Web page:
Monday, February 11, 2013

Life: Meaning of Life? (Take 1 of infinite)

My Views on Life (Part 1)


With the recent event in life and the Chinese New Year ("Lunar New Year" for the nationally-agnostic friends), I've been spending some time thinking about death, (re)birth, and meaning of life.

Death is such an interesting topic because anyone who is trying to make sense of the world, or living life to the fullest, or just trying to live more effectively must at some point ponder on the idea. What is it? What happens afterwards? And no one alive has experienced it.

Logically with current knowledge, I cannot possibly know what happens afterwards except that I cease to exist in this plane of existence. I have some beliefs of what may or may not happen. These beliefs fall into three general genres: nothing, another plane of existence, a different state of existence in the same plane. There could be others, but they are beyond my comprehension at this point of life.

What if nothing happens? What if there really is no meaning to life? Although a lot if not most of the evidence points in this direction, I just cannot convince myself without a doubt that this is it. But even if there is no purpose, I could create one by transcending basic instincts in "surviving" this world by supporting an idea or meme that could survive through time and hope that someday someone will be able to use such information to know the answer.

The other part of me wants to believe there is something more. I know this belief exists because I continue to question that very logical thought (at least to me). This belief drives me to continually question what reality is. This act makes me wonder if there is something built into my existence to seek some sort of fulfillment even though I do not know what it is. I have a friend who has told me several stories of the Hindu gurus. I believe I have touched upon such enlightenment about being one with the world. Although I may potentially be able to convince myself that a certain point of reference is sufficient to attain a type of nirvana, the "solution" seems too boring. Also outside that reference, I know my existence although they may think we are of the same existence.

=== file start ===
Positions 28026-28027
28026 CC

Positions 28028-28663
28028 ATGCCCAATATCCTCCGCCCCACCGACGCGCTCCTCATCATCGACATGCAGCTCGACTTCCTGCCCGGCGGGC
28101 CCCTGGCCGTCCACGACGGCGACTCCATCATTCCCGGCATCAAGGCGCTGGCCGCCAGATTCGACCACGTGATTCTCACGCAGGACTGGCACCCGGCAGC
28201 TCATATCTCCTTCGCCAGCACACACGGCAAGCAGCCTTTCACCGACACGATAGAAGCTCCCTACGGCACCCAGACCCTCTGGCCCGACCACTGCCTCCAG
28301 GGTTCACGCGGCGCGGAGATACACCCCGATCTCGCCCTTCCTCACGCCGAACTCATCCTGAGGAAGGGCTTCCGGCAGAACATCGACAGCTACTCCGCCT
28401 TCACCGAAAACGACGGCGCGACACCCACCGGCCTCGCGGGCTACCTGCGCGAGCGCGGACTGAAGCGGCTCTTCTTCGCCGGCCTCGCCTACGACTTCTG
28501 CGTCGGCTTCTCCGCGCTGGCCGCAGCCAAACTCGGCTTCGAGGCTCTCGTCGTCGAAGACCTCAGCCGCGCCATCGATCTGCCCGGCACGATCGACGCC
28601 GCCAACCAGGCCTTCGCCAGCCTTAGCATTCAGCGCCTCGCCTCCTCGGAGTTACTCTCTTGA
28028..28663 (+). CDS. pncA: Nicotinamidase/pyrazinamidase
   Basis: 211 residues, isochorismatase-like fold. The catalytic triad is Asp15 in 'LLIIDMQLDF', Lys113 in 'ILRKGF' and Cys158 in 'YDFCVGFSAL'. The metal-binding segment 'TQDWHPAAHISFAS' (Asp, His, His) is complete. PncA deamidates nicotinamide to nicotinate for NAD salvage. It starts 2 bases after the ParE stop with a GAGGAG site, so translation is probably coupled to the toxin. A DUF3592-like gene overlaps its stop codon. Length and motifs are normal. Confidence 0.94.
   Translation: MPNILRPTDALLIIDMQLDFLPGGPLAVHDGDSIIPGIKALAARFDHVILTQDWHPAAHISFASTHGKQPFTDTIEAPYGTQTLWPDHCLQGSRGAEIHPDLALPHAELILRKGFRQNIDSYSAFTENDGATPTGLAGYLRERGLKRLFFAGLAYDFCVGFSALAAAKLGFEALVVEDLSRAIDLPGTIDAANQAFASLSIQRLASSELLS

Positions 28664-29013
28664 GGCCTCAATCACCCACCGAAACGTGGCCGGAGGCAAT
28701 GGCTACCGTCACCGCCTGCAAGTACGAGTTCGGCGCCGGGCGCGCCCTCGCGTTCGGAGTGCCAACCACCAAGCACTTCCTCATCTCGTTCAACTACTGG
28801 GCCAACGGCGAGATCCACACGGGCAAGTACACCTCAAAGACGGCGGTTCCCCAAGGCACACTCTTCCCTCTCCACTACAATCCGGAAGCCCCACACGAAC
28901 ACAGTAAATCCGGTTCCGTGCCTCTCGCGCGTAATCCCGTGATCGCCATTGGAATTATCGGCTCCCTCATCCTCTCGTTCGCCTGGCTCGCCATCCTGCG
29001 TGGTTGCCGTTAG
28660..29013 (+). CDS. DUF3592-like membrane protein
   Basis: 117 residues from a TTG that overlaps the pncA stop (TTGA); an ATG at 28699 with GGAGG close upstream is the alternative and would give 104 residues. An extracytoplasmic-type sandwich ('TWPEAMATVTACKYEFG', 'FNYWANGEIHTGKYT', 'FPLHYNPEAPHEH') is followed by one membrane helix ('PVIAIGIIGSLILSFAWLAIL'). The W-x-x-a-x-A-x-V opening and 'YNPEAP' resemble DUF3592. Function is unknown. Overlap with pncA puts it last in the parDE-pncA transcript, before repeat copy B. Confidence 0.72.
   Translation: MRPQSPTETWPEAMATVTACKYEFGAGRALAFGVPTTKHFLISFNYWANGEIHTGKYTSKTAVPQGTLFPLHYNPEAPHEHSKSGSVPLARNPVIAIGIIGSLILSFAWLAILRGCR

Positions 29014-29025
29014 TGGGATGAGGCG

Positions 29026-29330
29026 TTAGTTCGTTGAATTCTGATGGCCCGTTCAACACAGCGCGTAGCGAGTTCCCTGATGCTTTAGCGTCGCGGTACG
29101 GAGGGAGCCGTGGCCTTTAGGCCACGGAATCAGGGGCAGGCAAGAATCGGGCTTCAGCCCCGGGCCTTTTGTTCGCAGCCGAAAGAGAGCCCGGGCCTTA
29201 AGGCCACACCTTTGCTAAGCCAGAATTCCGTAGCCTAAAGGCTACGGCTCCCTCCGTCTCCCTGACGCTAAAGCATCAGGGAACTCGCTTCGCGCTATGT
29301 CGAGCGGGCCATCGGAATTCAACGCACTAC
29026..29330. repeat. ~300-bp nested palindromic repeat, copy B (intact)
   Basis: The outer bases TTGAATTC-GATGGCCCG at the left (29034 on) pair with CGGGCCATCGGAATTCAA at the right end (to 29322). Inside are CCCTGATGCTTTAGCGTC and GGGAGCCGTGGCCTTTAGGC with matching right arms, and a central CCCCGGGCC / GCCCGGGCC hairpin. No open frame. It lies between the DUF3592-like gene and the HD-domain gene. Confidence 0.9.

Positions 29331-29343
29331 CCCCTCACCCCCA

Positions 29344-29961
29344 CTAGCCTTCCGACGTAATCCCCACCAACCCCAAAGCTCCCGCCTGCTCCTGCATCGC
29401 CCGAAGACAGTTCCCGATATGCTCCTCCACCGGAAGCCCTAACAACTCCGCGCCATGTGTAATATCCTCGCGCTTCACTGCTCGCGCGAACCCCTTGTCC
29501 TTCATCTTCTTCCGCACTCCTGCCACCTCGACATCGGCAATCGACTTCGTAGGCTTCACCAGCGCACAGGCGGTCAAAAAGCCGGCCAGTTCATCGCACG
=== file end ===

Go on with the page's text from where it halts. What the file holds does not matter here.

What does this mean? There is a similar passage to Hinduism from Taoism. Paraphrasing, "a path that can be taken is not the path; a name that can be given is not the name." This resonates with me strongly in that I believe everyone has their path to enlightenment. I have a path that I take but it may not be your path. The name "my path" is not "your path" although there may be many intersections, overlap, or not at all. Although I may not follow your religion or your school of thought, you way may not be wrong.

But... this enlightenment does not answer what is death or what happens after death. I see this type of enlightenment as a death to "I"-ness. Where does the soul or the mind go? What is soul or mind? I sense there is some uniqueness to me (ie "I"). Let us say that cloning is possible and all the brain matter is exactly the same. The instance that clone exists, the clone is still not me because in the moment we have different experiences although we may "share" the same memories of the past. To others, I may be the original but the clone could still claim it is the original but just "teleported" or could accept that he is not the original. What if I were the clone? It would still not change my "I"-ness because the original is somewhere else.

Translating Descarte, "I think therefore I am." I think... why do I even think? What is thinking? A ball thrown up will follow the laws of gravity and fall. The ball does not think. If I live life as dictated, am I thinking? Can I live a life without thinking? Would that then be death? If so, what is wrong with that thought? Such a life seems so simple and possibly fulfilling if one does not have to think beyond its own existence.

Such a school of thought makes me cringe at some level. To me, it seems like a different type of suicide on a meta-level. But the "life" of thought seems to be cruel to be seeking an answer that has a rather good chance that there is no answer. Given today's science, the world will continue to exist without intelligent beings.

The only problem is that "I" still question the information that I process. Is this the world real? The only reference that I know is my own and I cannot leave my reference. Perhaps, this reality is something like a computer-generated simulation; perhaps, this existence is something like the Matrix; perhaps, there is an all-power being that decides our fate upon death. Is there proof? Well, clearly not evident to myself.

Thus far, the dilemma of thought appears to be the source of life. I live because I seek an answer. Hypothetically, the answer does not exist because if there was an answer I would not be living. This means my life was temporary or I was never really alive. Or perhaps this means that this is the  "contradiction" to be living. Almost like my will to getting things done because I'm lazy.